Christmas Eve and darkness falls as a healing balm on the Flanders battlefield; an occasional starshell rises into the night illuminating the corpse strewn mud. The Tommies sip on mugs of tea and puff on Woodbines but Christmas eve or not, keep their heads down and an eye out for the Boch who are tricky customers and liable to make a sneak attack, taking advantage of this special and Holy night.
But far from it, for a lone German voice floats across the holocaustic mud and the voice is singing:
‘Silent Night, Holy night.’
The Tommies are cheered by this and one or two along the trench join in and soon English and German is intermingling in this song of peace.
Now a sentry points: ‘Look,’ he says, and Lo, there twinkling along the German lines are small Christmas trees which move and begin to venture out into no man’s land.
They’re coming out,’ the sentry shouts again, but too late, since now the Tommies too are leaving their trenches in droves.
The two armies, weaponless, slowly move towards each other still singing and there meet and mingle, clapping each other on the back with many gestures of fellow-feeling; cannon-fodder from both sides recognising their common humanity, and tears are apparent on many German and English cheeks as the hated enemy are seen to be decent fellows just like themselves, while overall falls the kind of genuine peace that politicians can only dream of.
‘Have a fag mate’, says one Tommy to a hulking and jovial Prussian Grenadier.
‘Vielen Dank mein freund,’ says the Grenadier while proffering a cigar in return.
‘And haff you more?’ he asks.
‘Yeah, plenty,’ says the Tommy, pulling two or three packets from his pocket.
‘Ach so! Das ist gut,’ says the Grenadier, and takes a handful of cigars from his pocket. They begin to haggle.
All along the line these transactions are taking place – tins of bully beef and biscuits exchanged for bottles of schnapps; pots of home-made jam from Blighty for sausages from Frankfurt.
But now the first Tommy is running into trouble: he wants 10 cigars for one packet of gaspers but the Grenadier will give no more than five.
‘Come on,’ says the Tommy, ‘Your cigars are not really much of a smoke.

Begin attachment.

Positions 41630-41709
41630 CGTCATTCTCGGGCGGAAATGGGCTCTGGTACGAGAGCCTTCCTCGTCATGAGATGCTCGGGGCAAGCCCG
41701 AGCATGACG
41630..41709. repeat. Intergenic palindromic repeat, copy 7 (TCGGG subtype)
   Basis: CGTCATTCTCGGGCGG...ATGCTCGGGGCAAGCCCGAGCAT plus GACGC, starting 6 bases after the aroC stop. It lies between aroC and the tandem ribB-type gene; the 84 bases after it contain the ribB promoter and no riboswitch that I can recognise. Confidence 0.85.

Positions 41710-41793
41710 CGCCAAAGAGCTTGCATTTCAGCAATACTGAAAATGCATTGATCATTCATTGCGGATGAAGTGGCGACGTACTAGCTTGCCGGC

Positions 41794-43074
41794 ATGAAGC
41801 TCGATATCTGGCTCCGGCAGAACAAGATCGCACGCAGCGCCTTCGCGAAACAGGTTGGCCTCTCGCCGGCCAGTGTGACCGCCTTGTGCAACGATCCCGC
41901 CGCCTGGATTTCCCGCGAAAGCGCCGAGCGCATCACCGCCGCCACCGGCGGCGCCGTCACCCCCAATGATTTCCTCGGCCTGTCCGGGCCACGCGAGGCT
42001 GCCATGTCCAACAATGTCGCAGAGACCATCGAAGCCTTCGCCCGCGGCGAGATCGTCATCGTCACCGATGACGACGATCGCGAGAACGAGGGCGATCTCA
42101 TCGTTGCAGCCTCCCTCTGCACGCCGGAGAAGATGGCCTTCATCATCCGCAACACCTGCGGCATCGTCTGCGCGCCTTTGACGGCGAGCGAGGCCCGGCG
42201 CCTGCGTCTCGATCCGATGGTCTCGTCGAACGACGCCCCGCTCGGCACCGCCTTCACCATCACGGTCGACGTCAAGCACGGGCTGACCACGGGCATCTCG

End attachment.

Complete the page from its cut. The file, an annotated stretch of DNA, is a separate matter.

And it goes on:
‘Cigars Gut, says the Grenadier firmly, and will not budge over the issue.
The Tommy concedes the point. ‘OK then,’ he says. Give me 8.
‘Nein, nein,’ protests the Grenadier angrily. ‘Funf – FUNF!’
The Tommy is getting irritated by this Teutonic intransigence and loses his temper.
‘You bloody stingy German bastard,’ he shouts which the Grenadier takes badly.
‘Filthy pig-dog Englander,’ he roars, which is too much for the Tommy who now takes a swing at him. However, the Grenadier is light on his feet and steps adroitly to one side before landing his mighty fist on the Englishman’s jaw and down he goes.
His English mates, seeing this come to his aid and several swarm over the Grenadier bringing him down too, where he begins receiving sundry kicks and punches as he lays in the mud. But they also come under attack as a larger contingent of Germans overwhelm the Tommies.
Now the whole mass are throwing punches and kicks as they struggle together in the mud and darkness. Bellows of anger and rage fill the night air and Christmas trees are trampled underfoot, while many a Hun is felled by a well-aimed tin of bully beef. Some run back to their trenches to fetch their rifles and the scene rapidly deteriorates into something one might witness any night anywhere after the pubs close.
Christmas morning dawns on this day of rest, but Tommies spend the whole of it lining the fire-step of their trenches, while diligently sniping away at anything that moves in the German lines.
Now they really have something to fight about.
Art Nick Victor